Amherst IT provides two Unix servers for general use, Romulus and Remus. They provide the main interface to working with the College's traditional web server, and are also used to learn computer programming and for scientific research. There is also a computing cluster for resource-intensive projects that can be split into many independent or semi-independent tasks.
The Unix operating system was one of the first multiuser operating systems running on small computers, appearing in 1969. Educational institutions were early adopters, and they used it to develop a large number of programming and networking tools. Currently there are many different implementations of Unix, but one of the most common is called Linux. The College's Unix servers run the Linux implementation called CentOS.
Features and Benefits
Both Romulus and Remus have 48 GB of RAM and 32 CPUs. They run 64-bit CentOS 6.10 (Red Hat Linux 6.10).
Available software includes:
- Matlab and Octave
- R (though the Web-accessible server rstudio.amherst.edu may be preferred, as it provides an integrated development environment)
- Python 2.x and 3.x (with NumPy, SciPy, and Matplotlib)
- GNU C and C++
- Alpine (formerly called Pine)
You can only access the Amherst Unix servers remotely over the network, from another computer such as your desktop or laptop, using communications software for different purposes.
You can use command-line programs, which provide a text-based interface to Unix programs using the Secure Shell Protocol (SSH). You can also use graphical programs which provide a windows-based interface to Unix programs using the Remote Desktop Protocol (RDP).
You can also exchange files with these computers using built-in Macintosh and Windows file-sharing, as well as applications that provide Secure File Transfer Protocol (SFTP) or Secure Copy (SCP).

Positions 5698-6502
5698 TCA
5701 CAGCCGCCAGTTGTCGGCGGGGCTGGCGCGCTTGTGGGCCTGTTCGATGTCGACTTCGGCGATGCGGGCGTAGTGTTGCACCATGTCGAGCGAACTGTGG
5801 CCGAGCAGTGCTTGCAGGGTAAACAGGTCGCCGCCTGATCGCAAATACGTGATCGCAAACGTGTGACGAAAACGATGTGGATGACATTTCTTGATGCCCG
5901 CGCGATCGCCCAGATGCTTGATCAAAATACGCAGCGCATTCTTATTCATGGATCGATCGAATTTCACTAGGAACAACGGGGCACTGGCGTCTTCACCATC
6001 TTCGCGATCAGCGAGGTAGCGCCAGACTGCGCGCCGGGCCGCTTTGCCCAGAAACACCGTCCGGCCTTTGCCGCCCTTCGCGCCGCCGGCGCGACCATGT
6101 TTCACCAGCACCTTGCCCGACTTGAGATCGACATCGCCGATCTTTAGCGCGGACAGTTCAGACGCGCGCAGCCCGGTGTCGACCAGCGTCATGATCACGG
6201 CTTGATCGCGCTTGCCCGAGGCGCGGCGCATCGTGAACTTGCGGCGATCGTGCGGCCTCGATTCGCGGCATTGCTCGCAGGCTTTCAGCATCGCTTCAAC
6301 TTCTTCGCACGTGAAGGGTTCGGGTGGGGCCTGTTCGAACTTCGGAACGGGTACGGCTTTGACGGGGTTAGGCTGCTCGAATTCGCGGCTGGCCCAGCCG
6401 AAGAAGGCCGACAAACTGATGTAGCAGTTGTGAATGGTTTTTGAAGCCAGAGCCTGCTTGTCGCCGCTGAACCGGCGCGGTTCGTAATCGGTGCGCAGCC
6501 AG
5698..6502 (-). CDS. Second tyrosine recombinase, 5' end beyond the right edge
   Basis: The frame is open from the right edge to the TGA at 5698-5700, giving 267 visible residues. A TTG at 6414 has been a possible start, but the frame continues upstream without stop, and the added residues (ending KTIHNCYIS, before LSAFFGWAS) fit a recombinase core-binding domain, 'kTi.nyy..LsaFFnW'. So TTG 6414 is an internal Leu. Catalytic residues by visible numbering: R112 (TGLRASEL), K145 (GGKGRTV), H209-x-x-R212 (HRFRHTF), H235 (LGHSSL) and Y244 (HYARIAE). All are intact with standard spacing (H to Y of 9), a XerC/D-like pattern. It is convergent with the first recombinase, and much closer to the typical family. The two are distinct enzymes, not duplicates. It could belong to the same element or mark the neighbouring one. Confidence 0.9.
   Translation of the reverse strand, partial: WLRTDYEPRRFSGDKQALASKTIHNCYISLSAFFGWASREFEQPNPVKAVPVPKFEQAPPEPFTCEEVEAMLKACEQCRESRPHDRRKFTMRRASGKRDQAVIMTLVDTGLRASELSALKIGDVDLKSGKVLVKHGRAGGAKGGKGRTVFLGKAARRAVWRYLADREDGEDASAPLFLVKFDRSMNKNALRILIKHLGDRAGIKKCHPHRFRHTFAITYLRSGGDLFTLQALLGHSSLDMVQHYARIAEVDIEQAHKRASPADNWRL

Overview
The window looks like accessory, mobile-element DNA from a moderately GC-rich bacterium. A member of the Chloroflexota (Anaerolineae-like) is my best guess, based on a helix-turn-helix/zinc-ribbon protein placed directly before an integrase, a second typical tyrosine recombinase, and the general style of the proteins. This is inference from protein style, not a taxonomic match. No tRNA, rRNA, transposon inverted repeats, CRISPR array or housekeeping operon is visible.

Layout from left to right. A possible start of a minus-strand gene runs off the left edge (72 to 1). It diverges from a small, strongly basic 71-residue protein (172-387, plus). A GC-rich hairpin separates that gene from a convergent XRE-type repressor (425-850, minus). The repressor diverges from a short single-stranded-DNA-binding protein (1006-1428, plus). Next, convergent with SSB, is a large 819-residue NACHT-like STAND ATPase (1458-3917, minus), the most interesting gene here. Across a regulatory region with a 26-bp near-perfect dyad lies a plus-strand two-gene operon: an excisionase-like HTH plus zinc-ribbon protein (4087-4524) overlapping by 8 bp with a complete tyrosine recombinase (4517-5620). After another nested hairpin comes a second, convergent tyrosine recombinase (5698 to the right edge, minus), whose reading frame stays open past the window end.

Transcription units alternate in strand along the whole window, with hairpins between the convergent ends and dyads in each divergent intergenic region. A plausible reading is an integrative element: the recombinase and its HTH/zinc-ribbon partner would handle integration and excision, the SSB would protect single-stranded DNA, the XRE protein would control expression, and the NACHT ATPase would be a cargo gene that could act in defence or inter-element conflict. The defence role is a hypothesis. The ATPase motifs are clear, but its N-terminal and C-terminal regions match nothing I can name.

Romulus and Remus are mirror images of one another, so you can choose to work with either romulus.amherst.edu or remus.amherst.edu and see the same set of files.
If you only need command-line access, you can use the
ssh program on your personal computer after launching one of the following command-line programs:
- Mac: look in the
Utilitiesfolder and open
- Newer versions of Windows 10 or later: look in the
Startmenu and open
- Older versions of Windows 10 or earlier: install Git for Windows and then in the
If you need graphical access, there are two possibilities that we recommend:
- Remote Desktop Connection is an application that runs on a Windows or Mac desktop. This app is pre-installed on Windows machines, while Mac users can get it at the App Store.
- The X Windows system lets you create windows on the Unix systems that appear on your Mac desktop. Windows for Unix applications are intermingled with windows for applications that are running locally on the Mac.
There are a couple of ways to access Unix files from your local computer. It's often convenient to work directly with your files by connecting a network drive to your local computer:
You can also copy files to and from the servers using the Secure Copy Protocol (SCP) or the Secure File Transfer Protocol (SFTP), which require fewer resources:
Every member of the college community is given 2.5 GB of file space on Romulus and Remus (accessible through either one). Learn to manage your file quota so you can avoid exceeding your limit: